- Shannon Stapleton/Reuters
- A record 3.28 million Americans filed for unemployment benefits in the week ending March 21 as coronavirus-induced layoffs surge around the US.
- Some states have been hit harder than others, possibly because of individual orders to curb the spread of COVID-19.
- “Nearly every state providing comments cited the COVID-19 virus impacts,” the Labor Department wrote in the report released Thursday.
- Here’s the situation in every state.
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Some states have been hit harder than others by massive layoffs amid the coronavirus pandemic. In the week ending March 21, a record 3.28 million Americans filed for unemployment benefits, nearly 12 times the number just a week before.
Every state posted an increase in unemployment filings in the same week, with some seeing drastic upticks in the number of people seeking benefits from the previous week.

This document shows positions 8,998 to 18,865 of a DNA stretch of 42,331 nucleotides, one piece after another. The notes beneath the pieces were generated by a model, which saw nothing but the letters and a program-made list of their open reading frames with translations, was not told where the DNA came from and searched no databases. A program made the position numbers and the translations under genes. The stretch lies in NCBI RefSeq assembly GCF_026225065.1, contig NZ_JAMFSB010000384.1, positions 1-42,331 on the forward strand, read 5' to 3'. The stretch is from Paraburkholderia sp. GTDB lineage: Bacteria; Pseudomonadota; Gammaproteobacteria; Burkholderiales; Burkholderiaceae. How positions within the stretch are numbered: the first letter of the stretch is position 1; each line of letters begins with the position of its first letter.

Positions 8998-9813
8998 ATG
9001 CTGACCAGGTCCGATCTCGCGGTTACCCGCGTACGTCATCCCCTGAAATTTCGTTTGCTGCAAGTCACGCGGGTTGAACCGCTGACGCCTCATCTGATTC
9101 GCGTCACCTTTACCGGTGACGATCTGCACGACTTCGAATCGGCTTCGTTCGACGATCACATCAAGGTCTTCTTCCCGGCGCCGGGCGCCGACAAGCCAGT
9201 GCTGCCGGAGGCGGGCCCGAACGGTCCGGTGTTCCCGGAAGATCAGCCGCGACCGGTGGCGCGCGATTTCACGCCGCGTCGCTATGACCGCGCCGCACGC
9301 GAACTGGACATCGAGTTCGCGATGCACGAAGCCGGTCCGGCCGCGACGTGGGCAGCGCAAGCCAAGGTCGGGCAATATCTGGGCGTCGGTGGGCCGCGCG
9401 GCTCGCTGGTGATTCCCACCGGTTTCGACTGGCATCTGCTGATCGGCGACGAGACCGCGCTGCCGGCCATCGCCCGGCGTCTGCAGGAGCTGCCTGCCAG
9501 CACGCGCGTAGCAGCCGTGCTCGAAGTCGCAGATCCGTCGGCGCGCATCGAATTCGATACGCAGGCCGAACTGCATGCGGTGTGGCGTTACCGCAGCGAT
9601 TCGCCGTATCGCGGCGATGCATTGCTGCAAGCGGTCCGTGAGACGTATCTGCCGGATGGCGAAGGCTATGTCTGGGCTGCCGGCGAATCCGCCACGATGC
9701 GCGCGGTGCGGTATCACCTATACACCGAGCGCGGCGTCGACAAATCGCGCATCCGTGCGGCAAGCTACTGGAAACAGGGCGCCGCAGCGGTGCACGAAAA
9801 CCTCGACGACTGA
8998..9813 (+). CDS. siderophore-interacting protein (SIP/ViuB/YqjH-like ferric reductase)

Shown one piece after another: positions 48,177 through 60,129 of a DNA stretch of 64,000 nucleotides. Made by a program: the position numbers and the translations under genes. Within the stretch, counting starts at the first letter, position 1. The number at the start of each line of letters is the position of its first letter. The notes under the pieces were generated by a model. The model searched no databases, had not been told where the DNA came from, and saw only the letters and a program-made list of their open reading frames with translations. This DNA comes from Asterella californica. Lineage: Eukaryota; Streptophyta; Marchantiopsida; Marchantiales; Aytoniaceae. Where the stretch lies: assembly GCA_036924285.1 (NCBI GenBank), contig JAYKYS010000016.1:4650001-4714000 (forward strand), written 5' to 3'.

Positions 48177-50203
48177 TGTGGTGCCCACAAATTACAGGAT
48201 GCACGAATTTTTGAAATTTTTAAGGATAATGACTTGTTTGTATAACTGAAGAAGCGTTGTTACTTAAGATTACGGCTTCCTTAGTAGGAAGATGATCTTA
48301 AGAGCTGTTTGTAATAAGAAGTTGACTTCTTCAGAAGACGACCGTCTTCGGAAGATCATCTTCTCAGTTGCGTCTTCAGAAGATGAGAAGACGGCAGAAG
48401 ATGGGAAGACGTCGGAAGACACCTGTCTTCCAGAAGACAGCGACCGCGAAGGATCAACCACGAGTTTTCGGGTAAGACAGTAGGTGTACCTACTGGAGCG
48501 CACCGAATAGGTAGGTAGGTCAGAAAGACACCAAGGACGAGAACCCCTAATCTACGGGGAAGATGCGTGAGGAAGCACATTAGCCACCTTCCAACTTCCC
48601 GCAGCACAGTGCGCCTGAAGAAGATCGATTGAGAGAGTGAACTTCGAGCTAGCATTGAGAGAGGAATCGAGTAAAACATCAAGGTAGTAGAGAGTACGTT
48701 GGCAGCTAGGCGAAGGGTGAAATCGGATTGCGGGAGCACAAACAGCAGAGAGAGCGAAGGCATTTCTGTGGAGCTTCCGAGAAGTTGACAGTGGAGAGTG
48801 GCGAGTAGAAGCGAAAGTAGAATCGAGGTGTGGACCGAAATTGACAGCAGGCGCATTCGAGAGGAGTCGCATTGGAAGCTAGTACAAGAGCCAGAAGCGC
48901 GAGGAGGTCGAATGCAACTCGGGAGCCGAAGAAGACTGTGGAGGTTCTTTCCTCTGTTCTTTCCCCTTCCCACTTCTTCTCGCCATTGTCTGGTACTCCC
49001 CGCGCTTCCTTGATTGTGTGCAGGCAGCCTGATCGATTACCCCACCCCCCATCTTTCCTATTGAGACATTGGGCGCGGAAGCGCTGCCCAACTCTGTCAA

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“Nearly every state providing comments cited the COVID-19 virus impacts,” the Labor Department wrote in the report released Thursday.
“States continued to cite services industries broadly, particularly accommodation and food services,” according to the report. “Additional industries heavily cited for the increases included the health care and social assistance, arts, entertainment and recreation, transportation and warehousing, and manufacturing industries.”
Across the US, more than 20 states have either implemented stay-at-home orders encouraging people to go out only for essential activities such as picking up medicine, or have closed all nonessential businesses, shutting down bars, restaurants, casinos, and more. The measures have been put in place to curb the spread of COVID-19 cases, the illness caused by the coronavirus.
This week’s data shows “social distancing measures that will save lives really happening across the country,” Heidi Shierholz, senior economist and director of policy at the Economic Policy Institue told Business Insider. Last week’s data showed upticks in states such as California, Washington, and Nevada – places that were hit hard at first, according to Shierholz.
But this week’s report shows the broad impact of the coronavirus pandemic, said Shierholz. “We’re seeing appropriately these measures being taken everywhere,” she said.